|Venus Going Down, or Mars
Author: nooziewoozie PM
"Tell me, Aleran," Kitai says as she marches into Tavi's office with Derius hanging off one hip, "why I just had to eject a naked woman from your bed." -Moments, conversations, and raised eyebrows ranging from FoC to FLF and beyond.Rated: Fiction T - English - Drama - Chapters: 17 - Words: 12,624 - Reviews: 23 - Favs: 26 - Follows: 23 - Updated: 03-29-13 - Published: 08-14-11 - id: 7285854
|A+ A- Full 3/4 1/2 Expand Tighten|
Title: Venus Going Down, or Mars
Pairings/Characters: Beritte, Old Bitte, and Heddy. Heddy/Frederick? Because that's a thing that happened?
Notes: My Codex Alera fic: not particularly interesting to anyone but me and featuring minor characters you probably don't remember. Utterly, utterly superfluous.
Beritte's arms feel like they should have fallen off three years ago. She stops stirring meat and grain for a moment to give her exhausted limbs a bit of peace. Not that it will help. No one in the Calderon Valley had had peace for over six months now. She just stops herself from grimacing. The vord had been defeated; she could live long enough to get wrinkles now, and that would never do. She supposes they could still break the defenses at the wall and bring screaming, merciless death to everyone crouched behind it. Beritte can't find it in her to get very excited about that; months and months of constant anxiety had ground her fear down like seeds in mortar. "What do you think he's going to do for us?" she asks the kitchen at large.
"Who?" Old Bitte, improbably alive after all these years, asks. "Who would do for what? And keep moving, girl. We have refugees to feed."
Always more flea-bitten refugees. They sat, in thousands, outside her door, and somehow she had to help feed all those people. She takes the ladle back in hand and gives the thick porridge-cum-stew a desultory stir. "The First Lord, of course."
"Eh? Why would he do anything for us?"
Because Beritte would not be able to bear it, otherwise. "We knew him when he was a furyless—" She almost says freak "—boy. We've stood in stalwart support of his uncle and of the realm. Surely he would find it in his heart to reward us."
"Treated him badly while he was here, too," Old Bitte says. "Called him all manner of names and bullied him pretty bad. I'd be surprised if he wanted anything to do with our folk."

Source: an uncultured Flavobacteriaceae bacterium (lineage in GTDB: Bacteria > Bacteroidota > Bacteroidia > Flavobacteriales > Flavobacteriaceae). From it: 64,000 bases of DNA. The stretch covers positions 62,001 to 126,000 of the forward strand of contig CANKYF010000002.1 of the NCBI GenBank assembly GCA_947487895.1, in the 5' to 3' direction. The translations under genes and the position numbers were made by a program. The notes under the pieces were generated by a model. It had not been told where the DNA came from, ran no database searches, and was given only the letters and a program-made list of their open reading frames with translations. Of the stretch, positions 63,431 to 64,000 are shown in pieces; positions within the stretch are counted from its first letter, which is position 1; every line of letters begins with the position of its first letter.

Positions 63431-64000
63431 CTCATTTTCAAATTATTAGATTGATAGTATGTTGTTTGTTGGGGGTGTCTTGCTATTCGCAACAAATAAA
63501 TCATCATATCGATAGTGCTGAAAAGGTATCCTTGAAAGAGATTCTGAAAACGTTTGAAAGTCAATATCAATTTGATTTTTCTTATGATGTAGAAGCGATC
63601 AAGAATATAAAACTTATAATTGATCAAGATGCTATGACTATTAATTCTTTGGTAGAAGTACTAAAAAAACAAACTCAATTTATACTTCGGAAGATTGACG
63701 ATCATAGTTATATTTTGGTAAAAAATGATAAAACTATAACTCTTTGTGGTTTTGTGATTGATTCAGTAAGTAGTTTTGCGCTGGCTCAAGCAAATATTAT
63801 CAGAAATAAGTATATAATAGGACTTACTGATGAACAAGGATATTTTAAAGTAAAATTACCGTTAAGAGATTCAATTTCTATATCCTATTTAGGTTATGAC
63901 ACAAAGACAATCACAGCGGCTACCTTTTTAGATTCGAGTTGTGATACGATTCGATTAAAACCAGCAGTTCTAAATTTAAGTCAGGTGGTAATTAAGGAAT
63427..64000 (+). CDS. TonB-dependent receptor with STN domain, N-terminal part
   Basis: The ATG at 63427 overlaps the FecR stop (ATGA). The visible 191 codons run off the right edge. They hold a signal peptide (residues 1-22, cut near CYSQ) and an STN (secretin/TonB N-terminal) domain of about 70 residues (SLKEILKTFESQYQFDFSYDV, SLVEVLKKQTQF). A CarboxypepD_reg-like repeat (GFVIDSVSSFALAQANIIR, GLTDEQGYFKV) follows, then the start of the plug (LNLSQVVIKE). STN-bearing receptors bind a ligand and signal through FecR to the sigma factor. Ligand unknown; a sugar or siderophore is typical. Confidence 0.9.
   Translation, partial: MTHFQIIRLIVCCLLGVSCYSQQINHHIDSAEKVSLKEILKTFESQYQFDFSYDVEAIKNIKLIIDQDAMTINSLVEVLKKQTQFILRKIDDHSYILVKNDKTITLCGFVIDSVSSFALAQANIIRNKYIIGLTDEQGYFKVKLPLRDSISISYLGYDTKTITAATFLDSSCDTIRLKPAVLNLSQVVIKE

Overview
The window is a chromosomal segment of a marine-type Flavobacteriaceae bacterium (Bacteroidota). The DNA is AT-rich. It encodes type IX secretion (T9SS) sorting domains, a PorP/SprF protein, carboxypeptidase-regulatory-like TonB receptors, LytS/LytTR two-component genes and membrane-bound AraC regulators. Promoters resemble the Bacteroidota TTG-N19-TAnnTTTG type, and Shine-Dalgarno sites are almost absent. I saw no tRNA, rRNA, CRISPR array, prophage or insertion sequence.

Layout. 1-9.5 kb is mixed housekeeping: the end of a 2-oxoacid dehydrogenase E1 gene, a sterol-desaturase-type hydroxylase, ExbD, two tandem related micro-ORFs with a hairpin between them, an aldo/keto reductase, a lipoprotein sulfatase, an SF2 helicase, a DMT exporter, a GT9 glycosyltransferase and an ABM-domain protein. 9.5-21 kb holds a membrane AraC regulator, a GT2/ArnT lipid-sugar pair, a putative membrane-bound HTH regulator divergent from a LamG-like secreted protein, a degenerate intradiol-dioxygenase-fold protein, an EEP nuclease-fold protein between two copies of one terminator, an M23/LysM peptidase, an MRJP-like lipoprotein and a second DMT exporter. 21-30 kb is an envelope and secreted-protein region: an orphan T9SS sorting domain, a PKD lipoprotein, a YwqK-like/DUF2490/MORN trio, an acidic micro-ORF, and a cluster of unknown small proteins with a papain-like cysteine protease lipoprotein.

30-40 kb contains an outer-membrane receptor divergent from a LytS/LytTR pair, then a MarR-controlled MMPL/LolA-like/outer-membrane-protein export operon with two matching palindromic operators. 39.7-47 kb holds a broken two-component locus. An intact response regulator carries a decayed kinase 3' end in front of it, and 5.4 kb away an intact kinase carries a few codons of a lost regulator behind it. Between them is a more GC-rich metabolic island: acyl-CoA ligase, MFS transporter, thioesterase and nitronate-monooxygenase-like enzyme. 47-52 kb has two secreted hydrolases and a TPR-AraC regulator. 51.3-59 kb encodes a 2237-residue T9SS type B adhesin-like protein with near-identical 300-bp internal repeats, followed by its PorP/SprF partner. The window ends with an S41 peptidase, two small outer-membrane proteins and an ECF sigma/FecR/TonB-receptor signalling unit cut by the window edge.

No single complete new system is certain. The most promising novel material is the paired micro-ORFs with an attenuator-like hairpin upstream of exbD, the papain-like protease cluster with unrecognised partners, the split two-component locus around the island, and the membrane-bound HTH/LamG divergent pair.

Beritte puts her hands on her hips. "Well, no one knew he was Princeps Septimus' son."
"And had you known, you would have been kinder to him? Crows, child."
"That's not what I mean." There's enough decency in Beritte to know what the older woman means, and it shames her a little. Still, to be forced back to the steadholt when she had been building a life for herself as a Rivan shopgirl, to have everything snatched from her right when everything was going so well—it is beyond bearing. Now she's stuck with possibly years and years of life and everything she had built before washed away. Crows take responsibly, and duty and honor and valor along with it.
"That's not his place," says Heddy from the oven. "If anyone were to give out prizes to people in the Calderon Valley, it should be Count Calderon or Lord Riva." She shakes her head. "And Riva's in no position to give anyone anything, and after this war, neither will be the count."
"Heard that from your husband, did you?" Beritte snaps.
Heddy doesn't react at all. "No. Frederick hasn't come back from the wall yet."
Some vile part of Beritte doesn't want him to come back. Let Heddy face it, then, the abandonment of a suitor! But perhaps that part is small, because shame washes over her. Beritte knows better than most the screaming, crying woman Heddy had become when she had been rescued from Aricholt. Knows how she had lost Frederick, good, clean, calm Frederick, to Heddy as inevitably as the seas grind rock to sand. "Surely he sent word to you."
"He has. They are only waiting out the attack. He'll be fine." There's a small quiver to her chin as she says it, and a hand goes to rest protectively on her swollen abdomen. "I've lost one husband to the Vord. I won't do it again."
"There now," Old Bitte says, "Heddy, you sit down before you faint. And you!" She rounds on Beritte. "I told you to keep stirring."
Beritte sighs, and does.